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Want to Build Wealth in the Stock Market While Barely Lifting a Finger? Start With This Surefire Index Fund

Building wealth in the stock market may seem like a daunting task. There are countless stocks and funds to choose from, and investing in the wrong places could be costly.

However, while there will always be some degree of risk when investing in the stock market, some investments are much safer than others. There's one particular index fund that is about as close as you can get to guaranteed positive long-term returns, and it requires next to no effort on your part. Here's what you need to know.

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A safe yet powerful investment

If you're looking to generate long-term wealth with minimal effort, an S&P 500 index fund could be a fantastic addition to your portfolio. This type of investment tracks the S&P 500 index, which means it includes the same stocks as the index and aims to mirror its performance over time.

The S&P 500 itself includes stocks from 500 of the largest and strongest companies in the U.S., ranging from tech giants like Apple and Amazon to century-old brands such as Coca-Cola and Procter & Gamble. When you invest in just one S&P 500 index fund, you'll instantly own a stake in all 500 of these companies.

Because this type of fund only includes large stocks from solid companies, it's more likely to recover from downturns. In fact, when analysts at Crestmont Research examined the S&P 500's long-term performance, they found that every single 20-year period in the index's history ended in positive total returns.

^SPX Chart

^SPX data by YCharts

In other words, if you'd invested in an S&P 500 index fund at any point in history and simply held it for 20 years, you'd have made money -- no matter how volatile the market was in that time. If you're nervous about market turbulence, an S&P 500 index fund is one of the safest and most reliable funds out there.

Perhaps the biggest advantage of investing in an index fund is that it requires very little effort on your part. All the stocks are chosen for you, and you never need to worry about deciding when to buy or sell. Simply invest whatever you can afford each month, then sit back and wait for your money to grow.

How much can you earn with an S&P 500 index fund?

Index funds are long-term investments, so the more time you give your money to grow, the more you can potentially earn. Even safer funds like the S&P 500 index fund can experience short-term volatility, but over decades, it's incredibly likely that you'll see positive total returns.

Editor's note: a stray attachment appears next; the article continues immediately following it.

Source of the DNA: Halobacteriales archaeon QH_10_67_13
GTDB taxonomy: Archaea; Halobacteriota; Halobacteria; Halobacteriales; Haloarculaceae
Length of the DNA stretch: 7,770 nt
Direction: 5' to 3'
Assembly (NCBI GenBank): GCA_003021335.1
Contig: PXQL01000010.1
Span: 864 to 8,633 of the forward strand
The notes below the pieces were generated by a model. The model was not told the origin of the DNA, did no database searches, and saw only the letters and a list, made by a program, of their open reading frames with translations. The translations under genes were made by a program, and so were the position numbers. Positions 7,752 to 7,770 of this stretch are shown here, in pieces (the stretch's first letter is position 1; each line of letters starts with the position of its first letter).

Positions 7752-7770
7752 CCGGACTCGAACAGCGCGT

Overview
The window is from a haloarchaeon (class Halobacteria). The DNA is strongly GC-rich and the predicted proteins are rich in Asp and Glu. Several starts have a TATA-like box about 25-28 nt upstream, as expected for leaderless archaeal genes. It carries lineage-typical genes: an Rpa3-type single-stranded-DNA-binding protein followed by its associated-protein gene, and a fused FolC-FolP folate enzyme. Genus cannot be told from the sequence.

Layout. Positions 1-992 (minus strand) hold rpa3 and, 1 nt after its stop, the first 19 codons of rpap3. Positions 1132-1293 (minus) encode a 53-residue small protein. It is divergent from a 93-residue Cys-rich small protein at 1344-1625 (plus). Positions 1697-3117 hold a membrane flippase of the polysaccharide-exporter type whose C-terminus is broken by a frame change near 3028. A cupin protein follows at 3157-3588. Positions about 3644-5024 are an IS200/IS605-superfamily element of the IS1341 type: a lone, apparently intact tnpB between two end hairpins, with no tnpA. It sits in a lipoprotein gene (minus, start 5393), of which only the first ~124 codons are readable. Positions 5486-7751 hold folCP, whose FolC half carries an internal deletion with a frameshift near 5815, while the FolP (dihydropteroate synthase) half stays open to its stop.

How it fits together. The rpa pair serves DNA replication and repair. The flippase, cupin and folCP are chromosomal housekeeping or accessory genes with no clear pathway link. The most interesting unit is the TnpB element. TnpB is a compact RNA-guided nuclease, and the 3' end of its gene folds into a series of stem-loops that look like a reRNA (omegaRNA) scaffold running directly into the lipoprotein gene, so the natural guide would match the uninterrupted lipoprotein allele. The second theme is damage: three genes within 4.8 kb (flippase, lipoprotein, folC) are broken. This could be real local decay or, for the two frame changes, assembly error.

Historically, the market itself has earned an average rate of return of around 10% per year -- meaning the annual highs and lows have averaged out to around 10% per year over decades. To play it safe, let's assume your investment earns slightly lower returns of around 8% per year, on average.

If you were to invest, say, $200 per month while earning 8% average annual returns, here's approximately how much you could accumulate over time:

Number of Years Total Portfolio Value
20 $110,000
25 $175,000
30 $272,000
35 $414,000
40 $622,000

Data source: Author's calculations via investor.gov.

Again, the more time you have to invest, the easier it will be to build a robust portfolio worth hundreds of thousands of dollars. Regardless of how much you can afford to invest per month, getting started now can help maximize your long-term earnings.

S&P 500 index funds are a fantastic choice for those looking for a safer, more reliable, and nearly effortless investment. By investing consistently and staying invested for the long haul, you could build a portfolio worth hundreds of thousands of dollars or more.

Where to invest $1,000 right now

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John Mackey, former CEO of Whole Foods Market, an Amazon subsidiary, is a member of The Motley Fool's board of directors. Katie Brockman has no position in any of the stocks mentioned. The Motley Fool has positions in and recommends Amazon and Apple. The Motley Fool has a disclosure policy.

The views and opinions expressed herein are the views and opinions of the author and do not necessarily reflect those of Nasdaq, Inc.

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